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fights bravely against discrimination. Both Father and Rentaro, who represent the two opposite ways of living, are very dear and important to Ushimatsu; the latter is particularly so, for his ideas and life Ushimatsu passionately admires. Indeed, Ushimatsu is in the midst of the struggle over his own way of living. The various living depicted in the novel also reflects the historical changes of Japan. In the first place, these are related, in the town where the modern and pre-modern elements coexist: Not surprisingly, Buddhism having flourished here more than in any other part of Shinshu, the sight was like the past itself unfolding before your eyes— everything old, and everything, from the shingle tiles of the queer, squat northern houses and their wide down sweeping eaves protecting them against the snow to the soaring temple roofs and the topmost branches of the trees that showed themselves here and there above the mass of humbler buildings, seeming wrapped in a faint mist of incense. If anything in the panorama had a modern air, it was the white-painted building of the primary school where Segawa Ushimatsu taught. (3) In this scene, the ‘old’ scenery of the town with a heavy influence of Buddhist culture contrasts with the ‘white’ building. This elementary school is, in the midst of the pre-modern view, the very symbol of modernity. It is also articulated in the doctrine of the principal: ‘“Like clockwork’ was his watchword, the supreme precept he expounded to the pupils, the spirit behind everyday instruction he gave to his staff”(14). The school is the place of administering and disciplining pupils and staff, requiring of them a precise behaviour that is “like clockwork.” The metaphor of the clock is associated with such concepts as linear time, precision, certainty, and management which did not exist in pre-modern society. In contrast, a pre-modern nature of the village is represented by the temple Rengeji. The sound of the bell ringing three times a day—in the morning, at noon, and in the evening—is the time keeper of the village. This hamlet, where the modern and the pre-modern elements coexist, shows wide ranges of response to the change of times—from the ambitious young men seeking success in society, to the old who are left behind and disappear in silence. To the former category belong Ushimatsu, his close friend Ginnosuke, his rival Bunpei, as well as those power-seeking adults like the inspector, the principal, and Takayanagi, the candidate for Diet member. To the latter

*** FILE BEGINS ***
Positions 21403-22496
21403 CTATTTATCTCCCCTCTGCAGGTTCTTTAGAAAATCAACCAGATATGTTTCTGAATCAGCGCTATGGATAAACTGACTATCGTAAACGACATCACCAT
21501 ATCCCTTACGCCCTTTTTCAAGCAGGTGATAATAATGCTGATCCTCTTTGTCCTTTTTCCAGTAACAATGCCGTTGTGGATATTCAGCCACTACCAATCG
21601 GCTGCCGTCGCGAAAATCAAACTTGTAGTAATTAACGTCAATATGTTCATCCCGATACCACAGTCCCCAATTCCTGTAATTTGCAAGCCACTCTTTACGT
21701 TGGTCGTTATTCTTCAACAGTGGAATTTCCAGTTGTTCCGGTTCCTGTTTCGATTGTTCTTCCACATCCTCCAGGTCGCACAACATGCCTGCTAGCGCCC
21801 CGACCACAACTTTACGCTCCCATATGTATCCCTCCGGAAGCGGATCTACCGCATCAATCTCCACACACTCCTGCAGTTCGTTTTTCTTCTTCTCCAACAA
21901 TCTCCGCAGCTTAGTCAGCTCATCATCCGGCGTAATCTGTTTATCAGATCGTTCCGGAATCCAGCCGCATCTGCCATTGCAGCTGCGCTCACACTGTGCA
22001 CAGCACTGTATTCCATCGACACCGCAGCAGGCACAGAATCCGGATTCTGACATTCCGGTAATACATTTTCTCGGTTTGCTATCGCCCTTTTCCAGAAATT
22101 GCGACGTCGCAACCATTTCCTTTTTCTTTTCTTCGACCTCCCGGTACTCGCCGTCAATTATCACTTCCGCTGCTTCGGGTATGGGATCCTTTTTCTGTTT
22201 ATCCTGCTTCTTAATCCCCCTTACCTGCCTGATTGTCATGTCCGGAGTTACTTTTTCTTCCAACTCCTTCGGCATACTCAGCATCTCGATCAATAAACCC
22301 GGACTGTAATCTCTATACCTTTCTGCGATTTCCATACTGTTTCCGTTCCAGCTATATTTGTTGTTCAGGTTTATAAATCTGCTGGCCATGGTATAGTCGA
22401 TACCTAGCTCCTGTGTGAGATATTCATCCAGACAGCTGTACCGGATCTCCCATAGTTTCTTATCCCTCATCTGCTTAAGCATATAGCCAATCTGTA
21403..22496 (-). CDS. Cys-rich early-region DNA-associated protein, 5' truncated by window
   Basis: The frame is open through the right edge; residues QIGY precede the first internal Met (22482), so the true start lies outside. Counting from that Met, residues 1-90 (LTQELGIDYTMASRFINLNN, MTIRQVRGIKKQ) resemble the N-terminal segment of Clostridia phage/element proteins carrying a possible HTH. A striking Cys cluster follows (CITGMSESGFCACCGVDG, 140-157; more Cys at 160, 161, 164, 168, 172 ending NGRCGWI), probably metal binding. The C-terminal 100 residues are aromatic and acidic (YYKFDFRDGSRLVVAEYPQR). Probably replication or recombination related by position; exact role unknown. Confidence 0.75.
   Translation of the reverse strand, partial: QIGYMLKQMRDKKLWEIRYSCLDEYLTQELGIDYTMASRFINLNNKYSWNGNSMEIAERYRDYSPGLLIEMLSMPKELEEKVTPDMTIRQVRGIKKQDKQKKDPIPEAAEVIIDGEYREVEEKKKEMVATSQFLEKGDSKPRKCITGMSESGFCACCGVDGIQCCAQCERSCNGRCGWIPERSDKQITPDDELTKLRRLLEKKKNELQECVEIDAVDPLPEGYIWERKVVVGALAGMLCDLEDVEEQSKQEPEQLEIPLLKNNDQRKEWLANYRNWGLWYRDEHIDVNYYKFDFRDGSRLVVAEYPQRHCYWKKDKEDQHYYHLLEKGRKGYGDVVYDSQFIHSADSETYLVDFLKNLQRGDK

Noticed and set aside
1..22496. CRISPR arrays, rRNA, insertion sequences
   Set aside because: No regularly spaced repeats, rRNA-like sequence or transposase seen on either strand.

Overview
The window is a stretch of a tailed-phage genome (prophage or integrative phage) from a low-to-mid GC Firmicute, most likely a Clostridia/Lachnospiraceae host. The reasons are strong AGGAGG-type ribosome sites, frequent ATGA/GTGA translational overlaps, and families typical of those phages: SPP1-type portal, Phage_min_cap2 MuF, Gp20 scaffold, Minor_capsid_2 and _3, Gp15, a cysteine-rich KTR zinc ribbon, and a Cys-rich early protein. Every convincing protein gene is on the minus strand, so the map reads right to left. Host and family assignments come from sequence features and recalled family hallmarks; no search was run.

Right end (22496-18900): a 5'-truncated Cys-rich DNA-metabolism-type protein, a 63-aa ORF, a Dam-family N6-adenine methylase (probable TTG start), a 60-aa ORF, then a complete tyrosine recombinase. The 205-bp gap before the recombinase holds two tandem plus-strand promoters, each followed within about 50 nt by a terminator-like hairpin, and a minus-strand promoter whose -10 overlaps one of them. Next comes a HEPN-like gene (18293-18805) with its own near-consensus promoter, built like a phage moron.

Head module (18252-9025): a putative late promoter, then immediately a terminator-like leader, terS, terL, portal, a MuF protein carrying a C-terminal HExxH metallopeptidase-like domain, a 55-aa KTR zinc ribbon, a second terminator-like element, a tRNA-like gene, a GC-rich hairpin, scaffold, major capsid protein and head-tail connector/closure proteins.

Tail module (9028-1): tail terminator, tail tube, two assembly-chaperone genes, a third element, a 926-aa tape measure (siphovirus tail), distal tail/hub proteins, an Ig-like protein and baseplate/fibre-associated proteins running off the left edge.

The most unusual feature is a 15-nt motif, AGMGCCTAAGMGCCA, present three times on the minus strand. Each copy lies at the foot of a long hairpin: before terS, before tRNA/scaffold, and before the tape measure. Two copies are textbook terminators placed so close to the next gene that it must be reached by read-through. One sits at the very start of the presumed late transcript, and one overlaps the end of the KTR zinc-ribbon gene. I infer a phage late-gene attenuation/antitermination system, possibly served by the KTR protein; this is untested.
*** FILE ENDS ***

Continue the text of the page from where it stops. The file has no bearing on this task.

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belong Keinoshin, the old schoolteacher with a samurai ancestor, Ushimatsu’s father who leads a secluded life deep in the mountains, and most of the peasants and workers. The subject-position of Ushimatsu is complicated. As a schoolteacher and boarder of the temple Rengeji, he is breathing both modern and pre-modern airs of his time. However, he lives the deeply rooted social class conflict—discrimination against the eta—the element which runs through both categories that a mere change of time can never eradicate. Ushimatsu seemingly belongs to the center of the new time, for the principal is secretly jealous of Ushimatsu’s popularity among pupils; Keinoshin is envious of his youthfulness and bright future, but in reality he stands in the most marginal of Japanese society and history because of his eta birth. He carries, therefore, a great contradiction within, and precisely because of this complicated position, he sees the severe reality of his time. The perspective of the Ten Worlds, on the other hand, reads irony in the text. Those in the school and the temple possess the characteristic of exploiting the weak, despite their mission to guide people, one through education, the other through faith. For instance, the principal, the inspector, and his nephew Bunpei, who is the principal’s favorite, show the characteristics of the World of Anger in their jealousy of Ushimatsu, in their arrogance, and in the regimentation of pupils and staff. The chief priest of the temple Rengeji, who is revered from believers, secretly shows the World of Hunger in his desire for his adopted child Oshio, a daughter of Keinoshin. In their respective life states they have one element in common “bullying the weak”—the main characteristic of the World of Animality.